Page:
Evanston to offer three free weekly beach days after advocacy against token sales

Lake+Michigan+pictured+at+sunset.+Access+to+Evanston+beaches+will+be+free+to+all+residents+on+Saturdays+through+Mondays+during+summer+2021%2C+with+plans+for+daily+free+access+in+summer+2022.

Daily file photo by Maia Spoto

A lakefront at sunset. All Evanston beaches will be free to access Saturdays through Mondays this summer, though beach passes will remain for sale.

Ilana Arougheti, Copy Chief

Residents will have free access to Evanston beaches on Saturdays, Sundays and Mondays starting this summer. 

City Council was initially set to vote Monday on a resolution proposed by Ald. Devon Reid (8th) discontinuing the sale of beach tokens and refunding tokens already sold, which would have made Evanston beaches free seven days a week.

Alderpeople unanimously voted for an amended resolution after a contentious debate that lasted multiple hours and included a suspension of procedural rules. The city will also develop a budget to allow all residents free access to Evanston beaches every day during summer 2022 and beyond.

“We don’t charge for access to any other (public) place,” Reid said. “What they’re paying for is to keep Evanston residents who can’t afford to frequent our beaches out.”

Parks, Recreation and Community Services Department Director Lawrence Hemingway said getting rid of the beach token system in the middle of a fiscal year would create a $1 million gap in revenue for the Parks Department.  Reid said even a $1 million revenue loss could be absorbed by the city’s general fund without dropping below the amount the city reserves in the fund full-time.

Ald. Jonathan Nieuwsma (4th) motioned to replace this resolution with another that provides free beach access on Sundays and Mondays, with the intent to pilot free access to all Evanston beaches in summer 2022. Ald. Clare Kelly (1st) then brought up a proceeding proposal to expand free access to Saturdays, Sundays and Mondays, which council unanimously passed.

The change in city policy comes after ongoing advocacy by residents against beach tokens. Earlier this month, Evanston Fight for Black Lives created a petition — which has since garnered over 6,500 signatures — demanding Mayor Daniel Biss and City Council pass free beach access for all residents. Free beach access is a step towards the city’s recent resolution towards racial equity, given the token system’s history of explicitly barring Black residents from beaches, the petition said. 

“Two factors make beach tokenism racist; the policy’s original intent, and its impact,” Evanston Township High School teacher Abdel Shakur said. “Beach tokens are just one item in a suite of racist systems that destabilize Black lives to prioritize White comfort and power.”

In an effort to expand beach access, EFBL will host an initiative this summer to raise additional funds to pay for beach tokens.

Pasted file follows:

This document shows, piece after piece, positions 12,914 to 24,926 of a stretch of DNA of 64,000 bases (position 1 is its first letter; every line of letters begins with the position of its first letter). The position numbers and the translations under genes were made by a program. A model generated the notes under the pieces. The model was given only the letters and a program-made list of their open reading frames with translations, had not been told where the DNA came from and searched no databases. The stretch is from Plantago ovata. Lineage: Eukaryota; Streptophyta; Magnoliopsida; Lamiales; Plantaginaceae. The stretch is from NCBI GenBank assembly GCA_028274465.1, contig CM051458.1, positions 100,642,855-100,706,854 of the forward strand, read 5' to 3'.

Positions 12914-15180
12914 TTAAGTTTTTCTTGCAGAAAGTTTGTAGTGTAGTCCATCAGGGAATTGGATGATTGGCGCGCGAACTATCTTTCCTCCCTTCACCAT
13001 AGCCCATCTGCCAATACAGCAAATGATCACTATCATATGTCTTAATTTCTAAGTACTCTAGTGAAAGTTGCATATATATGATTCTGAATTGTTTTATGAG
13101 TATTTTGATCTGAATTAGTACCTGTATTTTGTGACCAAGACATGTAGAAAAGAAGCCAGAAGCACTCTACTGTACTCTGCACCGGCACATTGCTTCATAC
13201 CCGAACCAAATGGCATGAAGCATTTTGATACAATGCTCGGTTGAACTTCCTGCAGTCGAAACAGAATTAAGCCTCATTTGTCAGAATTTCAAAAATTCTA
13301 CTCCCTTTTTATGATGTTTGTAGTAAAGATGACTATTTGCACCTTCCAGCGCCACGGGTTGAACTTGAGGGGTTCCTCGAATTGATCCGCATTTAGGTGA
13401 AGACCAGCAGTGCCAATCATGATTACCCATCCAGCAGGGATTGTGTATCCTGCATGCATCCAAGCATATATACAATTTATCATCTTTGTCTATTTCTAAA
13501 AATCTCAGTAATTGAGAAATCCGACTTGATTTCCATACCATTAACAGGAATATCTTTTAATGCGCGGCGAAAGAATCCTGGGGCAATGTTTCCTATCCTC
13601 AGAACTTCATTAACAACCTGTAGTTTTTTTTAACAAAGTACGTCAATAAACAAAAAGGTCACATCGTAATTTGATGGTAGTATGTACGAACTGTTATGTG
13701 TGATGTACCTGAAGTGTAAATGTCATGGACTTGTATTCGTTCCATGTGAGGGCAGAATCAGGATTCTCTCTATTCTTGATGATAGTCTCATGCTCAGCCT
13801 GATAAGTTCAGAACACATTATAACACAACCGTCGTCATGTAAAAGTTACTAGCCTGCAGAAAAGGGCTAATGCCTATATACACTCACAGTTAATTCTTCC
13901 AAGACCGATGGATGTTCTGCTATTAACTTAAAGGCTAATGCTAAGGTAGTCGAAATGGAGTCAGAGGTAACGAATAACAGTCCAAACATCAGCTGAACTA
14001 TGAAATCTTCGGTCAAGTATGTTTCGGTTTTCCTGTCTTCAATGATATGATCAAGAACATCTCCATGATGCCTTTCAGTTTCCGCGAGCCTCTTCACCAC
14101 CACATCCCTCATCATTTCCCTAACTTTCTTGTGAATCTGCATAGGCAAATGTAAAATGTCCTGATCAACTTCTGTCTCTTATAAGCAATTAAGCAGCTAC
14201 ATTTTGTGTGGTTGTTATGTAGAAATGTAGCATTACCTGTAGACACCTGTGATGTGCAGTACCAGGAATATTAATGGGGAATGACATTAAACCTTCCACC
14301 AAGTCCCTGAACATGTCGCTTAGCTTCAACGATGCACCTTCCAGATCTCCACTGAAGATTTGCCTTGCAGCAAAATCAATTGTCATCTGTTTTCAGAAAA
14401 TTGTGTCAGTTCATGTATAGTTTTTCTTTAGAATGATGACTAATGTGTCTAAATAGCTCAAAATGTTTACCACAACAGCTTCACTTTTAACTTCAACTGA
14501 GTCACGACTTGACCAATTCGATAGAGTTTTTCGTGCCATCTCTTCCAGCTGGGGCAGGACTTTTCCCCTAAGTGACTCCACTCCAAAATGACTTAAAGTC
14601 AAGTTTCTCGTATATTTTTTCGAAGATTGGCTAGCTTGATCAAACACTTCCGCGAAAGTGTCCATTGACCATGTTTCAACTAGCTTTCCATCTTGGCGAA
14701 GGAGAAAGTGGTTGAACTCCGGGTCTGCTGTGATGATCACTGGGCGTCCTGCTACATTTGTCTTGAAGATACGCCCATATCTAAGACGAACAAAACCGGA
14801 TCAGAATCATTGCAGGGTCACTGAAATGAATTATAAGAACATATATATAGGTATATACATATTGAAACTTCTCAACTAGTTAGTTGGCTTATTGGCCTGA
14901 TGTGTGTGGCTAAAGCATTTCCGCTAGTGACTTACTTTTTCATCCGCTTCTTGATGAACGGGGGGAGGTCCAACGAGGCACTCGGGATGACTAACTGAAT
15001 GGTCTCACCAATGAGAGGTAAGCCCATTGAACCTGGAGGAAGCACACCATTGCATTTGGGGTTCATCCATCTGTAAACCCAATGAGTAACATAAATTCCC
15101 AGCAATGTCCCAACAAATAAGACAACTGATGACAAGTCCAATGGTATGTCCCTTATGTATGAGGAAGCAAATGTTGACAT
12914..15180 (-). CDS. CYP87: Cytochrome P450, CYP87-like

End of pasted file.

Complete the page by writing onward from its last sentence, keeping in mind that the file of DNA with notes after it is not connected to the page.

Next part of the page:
This will allow residents to obtain free tokens without providing income documentation to the city, EFBL organizer Sarah Bogan said.

“There’s no dispute that the barrier of beach tokens is classist and racist,” Bogan said. “We believe that everyone should have access to public property.”

Since beach tokens went on sale in April, about 4,000 have been sold to residents of Evanston, Skokie and Chicago, according to Hemingway. 

Some residents under a certain income level can currently claim a free beach token at the Lorraine H. Morton Civic Center, under programs including Evanston/Skokie School District 65’s fee assistance for residents in zip codes 60201 and 60202. 

However, resident Karla Thomas said the process of standing in line and presenting income documentation can be dehumanizing. 

“Technically, everybody is allowed to get to the beach if they want to, if they only subjugate themselves, go down to (the Civic Center), prove that they are poor enough, and beg,” Thomas said. 

Ald. Cicely Fleming (9th), Shakur and Thomas said there’s a long way to go in making Black and brown families feel welcome on Evanston beaches regardless of cost. Thomas said her children have a hard time finding others who look like them on an average Evanston beach day, and Shakur said his family often feels scrutinized by predominantly White beachgoers during the summer.

Regardless of whether beaches are free, Fleming said most are still not accessible under the Americans with Disabilities Act. She criticized the council’s discussions about diversifying public spaces by lowering access costs, saying they unfairly associate poverty with the experiences of Black and brown residents.

“We talk a lot in this community (about) ‘if we want to diversify spaces, we have to make them free,’” Fleming said. “That comes from a very deficit model, and the assumption that everybody Black in town is poor… let’s just please be mindful of that stereotype that we put into our community.”

Email: [email protected]

Twitter:  @ilana_arougheti

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